When we arrived at the proposed drilling site last Saturday, we were welcomed by a security company SERVEST, who gave us handouts prepared by Dart Energy. This reads:
In 2014, Dart energy will drill a coalbed methane (CBM) exploration well called Lound 1 at a site near Sutton Cum Lound to the west of the A638. The samples of coal will enable us to further understand the coalbed methane resource potential across the East Midlands region.
The well will be drilled on PEDL200 which was granted to Composite Energy by DECC in the 13th onshore licensing round and subsequently transfered to Dart following the acqusition of Composite Energy in 2011. The well has full planning permission (Ref:47/09/00006) as granted by Nottinghamshire County Council in 2009 and extended in 2012 (Ref: 1/12/01296/FUL).
The Lound 1 well will be the 1st coalbed methane well drilled on PEDL200 and aims to confirm coal continuity and properties for the primary target coal seams. The well will be similar to a CBM well previously drilled at Everton, a site which has been reinstated and returned to the landowner.
Some key facts about our work in Lound 1:
* We are drilling a vertical CBM exploration well to collect samples of coal for analysis.
* The site operations will take 8-12 weeks weeks.
* 24 hour drilling operations are expected to last 3-4 weeks in total.
* The site is approximately the size of half a football pitch and the rig is the same height as a set of standard rugby post.
* The well will be cased with steel and cement to a depth of 350 meters to protect aquifers in the Sherwood Sandstone.
* The well will be drilled using water based drilling fluid.
* The well will be drilled using a mobile drilling rig that will be removed from the site once we are finnished.
* On completion the well will be cemented up in line with relevant regualtions and industry best practice.
* The site will be fully restored to agricultural use as soon as practicable following completion of the drilling activities.
* We are not hydraulically fracturing (fracking), nor are we removing water.There will be no methane flowing during the drilling operations.
* Dart will carry out a program of post abandonment and restoration monitoring.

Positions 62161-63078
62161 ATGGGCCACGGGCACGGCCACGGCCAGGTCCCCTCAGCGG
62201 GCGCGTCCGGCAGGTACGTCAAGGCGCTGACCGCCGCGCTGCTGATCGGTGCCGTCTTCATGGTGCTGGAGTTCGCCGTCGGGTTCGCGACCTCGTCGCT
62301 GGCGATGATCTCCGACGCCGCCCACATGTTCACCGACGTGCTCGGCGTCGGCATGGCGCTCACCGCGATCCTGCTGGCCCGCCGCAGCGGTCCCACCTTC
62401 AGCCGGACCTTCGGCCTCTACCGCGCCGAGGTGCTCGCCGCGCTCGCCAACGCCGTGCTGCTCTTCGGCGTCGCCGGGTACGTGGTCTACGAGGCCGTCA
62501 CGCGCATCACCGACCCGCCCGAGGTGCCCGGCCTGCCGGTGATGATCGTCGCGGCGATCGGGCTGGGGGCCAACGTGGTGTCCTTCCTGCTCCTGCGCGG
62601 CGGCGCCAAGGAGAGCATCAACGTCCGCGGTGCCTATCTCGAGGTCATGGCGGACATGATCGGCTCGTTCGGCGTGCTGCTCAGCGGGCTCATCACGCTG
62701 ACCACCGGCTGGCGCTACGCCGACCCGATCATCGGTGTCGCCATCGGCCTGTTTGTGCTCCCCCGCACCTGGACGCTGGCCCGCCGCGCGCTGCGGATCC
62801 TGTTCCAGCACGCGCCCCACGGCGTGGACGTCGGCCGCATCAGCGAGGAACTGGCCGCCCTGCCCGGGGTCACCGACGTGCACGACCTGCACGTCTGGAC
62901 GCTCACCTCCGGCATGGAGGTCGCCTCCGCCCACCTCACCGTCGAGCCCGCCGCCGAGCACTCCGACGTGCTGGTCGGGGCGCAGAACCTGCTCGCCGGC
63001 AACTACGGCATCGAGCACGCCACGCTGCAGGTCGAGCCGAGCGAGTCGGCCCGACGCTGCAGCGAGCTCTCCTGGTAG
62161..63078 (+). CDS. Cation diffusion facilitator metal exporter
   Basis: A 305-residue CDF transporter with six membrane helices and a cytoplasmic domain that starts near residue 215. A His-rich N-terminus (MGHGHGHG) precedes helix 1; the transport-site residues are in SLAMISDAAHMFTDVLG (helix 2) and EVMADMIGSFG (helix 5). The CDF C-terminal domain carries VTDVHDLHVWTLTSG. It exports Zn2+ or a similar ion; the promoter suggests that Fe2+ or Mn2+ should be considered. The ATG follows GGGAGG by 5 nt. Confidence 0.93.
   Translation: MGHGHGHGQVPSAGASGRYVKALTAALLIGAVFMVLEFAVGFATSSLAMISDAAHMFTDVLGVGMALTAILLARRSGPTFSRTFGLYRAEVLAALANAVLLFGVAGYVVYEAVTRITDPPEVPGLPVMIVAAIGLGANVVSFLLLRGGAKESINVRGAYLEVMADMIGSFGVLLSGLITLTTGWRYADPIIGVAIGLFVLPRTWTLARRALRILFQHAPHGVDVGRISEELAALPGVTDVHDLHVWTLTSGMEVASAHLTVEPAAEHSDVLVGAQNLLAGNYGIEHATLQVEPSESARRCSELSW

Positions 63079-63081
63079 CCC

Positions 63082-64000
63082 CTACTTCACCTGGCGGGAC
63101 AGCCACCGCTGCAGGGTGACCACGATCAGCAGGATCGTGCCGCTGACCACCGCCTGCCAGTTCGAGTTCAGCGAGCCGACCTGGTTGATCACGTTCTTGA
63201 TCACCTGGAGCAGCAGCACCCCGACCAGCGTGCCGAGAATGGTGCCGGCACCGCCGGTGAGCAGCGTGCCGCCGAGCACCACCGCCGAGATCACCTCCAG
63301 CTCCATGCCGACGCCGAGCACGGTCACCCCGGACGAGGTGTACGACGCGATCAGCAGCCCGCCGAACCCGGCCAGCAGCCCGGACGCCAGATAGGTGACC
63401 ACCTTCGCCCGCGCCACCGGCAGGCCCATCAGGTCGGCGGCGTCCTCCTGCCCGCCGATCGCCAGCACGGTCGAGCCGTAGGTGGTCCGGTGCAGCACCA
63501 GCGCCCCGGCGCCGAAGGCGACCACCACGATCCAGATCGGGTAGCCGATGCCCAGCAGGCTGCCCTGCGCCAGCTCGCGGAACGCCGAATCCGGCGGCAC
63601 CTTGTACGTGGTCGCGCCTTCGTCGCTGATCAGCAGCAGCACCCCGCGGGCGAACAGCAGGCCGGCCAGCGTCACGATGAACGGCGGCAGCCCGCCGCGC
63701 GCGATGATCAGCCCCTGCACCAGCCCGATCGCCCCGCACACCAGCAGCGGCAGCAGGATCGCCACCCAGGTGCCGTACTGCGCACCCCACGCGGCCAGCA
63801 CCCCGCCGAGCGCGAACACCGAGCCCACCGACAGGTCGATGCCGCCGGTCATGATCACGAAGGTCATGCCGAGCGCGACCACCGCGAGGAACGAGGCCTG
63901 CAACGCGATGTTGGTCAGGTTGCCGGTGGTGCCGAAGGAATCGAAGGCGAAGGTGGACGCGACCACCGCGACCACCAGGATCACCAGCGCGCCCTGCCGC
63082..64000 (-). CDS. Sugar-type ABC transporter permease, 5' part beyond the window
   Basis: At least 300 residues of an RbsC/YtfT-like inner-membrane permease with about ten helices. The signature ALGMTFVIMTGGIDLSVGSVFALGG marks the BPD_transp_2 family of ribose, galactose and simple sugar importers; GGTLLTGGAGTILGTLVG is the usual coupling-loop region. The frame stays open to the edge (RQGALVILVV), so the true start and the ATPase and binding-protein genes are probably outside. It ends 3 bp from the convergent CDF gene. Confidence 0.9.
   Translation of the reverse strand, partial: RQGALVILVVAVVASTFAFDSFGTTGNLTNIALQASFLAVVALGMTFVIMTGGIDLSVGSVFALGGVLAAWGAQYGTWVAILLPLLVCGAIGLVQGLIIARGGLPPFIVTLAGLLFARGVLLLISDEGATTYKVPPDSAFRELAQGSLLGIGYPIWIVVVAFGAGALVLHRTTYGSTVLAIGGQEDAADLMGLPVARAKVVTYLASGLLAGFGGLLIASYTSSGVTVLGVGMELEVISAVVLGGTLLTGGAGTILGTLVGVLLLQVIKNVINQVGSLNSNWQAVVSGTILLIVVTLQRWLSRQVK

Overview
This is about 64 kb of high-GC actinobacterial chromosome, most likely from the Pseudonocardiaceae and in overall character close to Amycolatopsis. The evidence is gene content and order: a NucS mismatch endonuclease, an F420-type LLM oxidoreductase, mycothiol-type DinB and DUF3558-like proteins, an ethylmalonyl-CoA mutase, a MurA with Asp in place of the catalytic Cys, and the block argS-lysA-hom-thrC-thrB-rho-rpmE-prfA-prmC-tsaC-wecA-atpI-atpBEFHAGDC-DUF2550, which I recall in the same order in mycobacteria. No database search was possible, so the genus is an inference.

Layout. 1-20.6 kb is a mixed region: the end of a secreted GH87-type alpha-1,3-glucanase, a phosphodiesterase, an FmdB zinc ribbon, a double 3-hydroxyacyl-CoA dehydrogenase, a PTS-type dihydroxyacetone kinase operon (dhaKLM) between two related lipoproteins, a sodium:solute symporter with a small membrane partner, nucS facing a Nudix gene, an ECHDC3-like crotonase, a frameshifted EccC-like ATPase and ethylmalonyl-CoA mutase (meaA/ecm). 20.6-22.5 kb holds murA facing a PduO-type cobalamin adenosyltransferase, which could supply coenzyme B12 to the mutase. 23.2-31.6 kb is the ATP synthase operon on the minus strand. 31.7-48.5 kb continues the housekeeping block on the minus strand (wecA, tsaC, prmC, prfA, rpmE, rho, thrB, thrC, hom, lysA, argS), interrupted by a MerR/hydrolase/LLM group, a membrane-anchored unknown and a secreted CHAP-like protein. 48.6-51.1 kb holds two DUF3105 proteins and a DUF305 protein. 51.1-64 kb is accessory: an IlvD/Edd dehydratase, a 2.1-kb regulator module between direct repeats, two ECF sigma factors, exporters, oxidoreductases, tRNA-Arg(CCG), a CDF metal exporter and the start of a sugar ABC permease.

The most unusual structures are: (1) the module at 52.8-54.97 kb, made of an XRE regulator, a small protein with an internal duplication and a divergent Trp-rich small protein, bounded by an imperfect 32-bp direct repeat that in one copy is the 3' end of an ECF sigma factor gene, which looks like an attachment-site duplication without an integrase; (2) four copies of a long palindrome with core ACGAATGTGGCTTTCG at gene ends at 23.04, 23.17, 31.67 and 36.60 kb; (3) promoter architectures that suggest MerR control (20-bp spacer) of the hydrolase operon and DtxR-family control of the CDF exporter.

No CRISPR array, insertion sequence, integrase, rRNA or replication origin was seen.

Dart Energy has drilled more than 20 CBM exploration wells over the last 6 years, safely without fuss, and we look forward to working in the local community in the coming months.
Closer to the time, we will meet with the local communities and discuss our plans in more detail, but in the meantime should anyone have an queries about the planned drilling operations they can contact us via our website (www.dartenergyscotland.co.uk) or by telephone on 01786 230200.”
So, apparently Dart will meet with the community, yet they have already started clearing the land ready for the drilling pad. There was no consultation with the local community in the lead up to this. We contacted the Environment Agency yesterday about the status and they told us they approved the permit on the 27th January 2014, and didn’t think to tell anyone because it was of ‘not of high public interest’. The EA did not consult local residents about this.
Back to the letter – and note the ‘Lound 1’ – this suspects that this may not be the only well, but more like Dart are aiming to create a Gas FIELD – and the consultation that Dart have explained about may be about their plans to develop this gas field. In Airth in Scotland, Dart have long run plans to develop 600 wells – which could involve 600km of pipelines and a gas processing facility. If the development emerging from Daneshill was on a comparable scale, then presumably, eventually there will be several hundred gas wells in the whole surrounding countryside too.
So Dart would have to answer where will all the contaminated water go that is pumped out of the wells? Will contaminated water be put in local holding ponds? Where will those ponds be? Or will it be discharged into local water courses and lakes? What will be the volume of the contaminated water generated? What will be the likely contaminants and how will it be dealt with? If, as in other places, the water has a high salt content, what are the implications for local agriculture? Will pumping water out from hundreds of wells create subsidence as the coal seams are de-watered since underground water in rock pores is an important part of the structure of underground geological formation? How will the companies stop uncontrolled methane migration with their fire and explosion risk as has happened in many other places? If there is a fire, will the Energy Forest go up in flames? How will they prevent failures in the bore holes in the cement casing given the usual failure rate is 6% in the first year? With 600 wells, that is 10 well failures in year one – with more in subsequent years – especially if wells are damaged when subsidence and local seismic activity occurs. How will gas pipes affect local farming? How will it affect the wildlife and animal park and local tourism? Will there be gas flaring?
ALL of these things out to be discussed BEFORE with the community, so that the community can get a sense of implications for them and therefore whether the community want this to happen to them or NOT!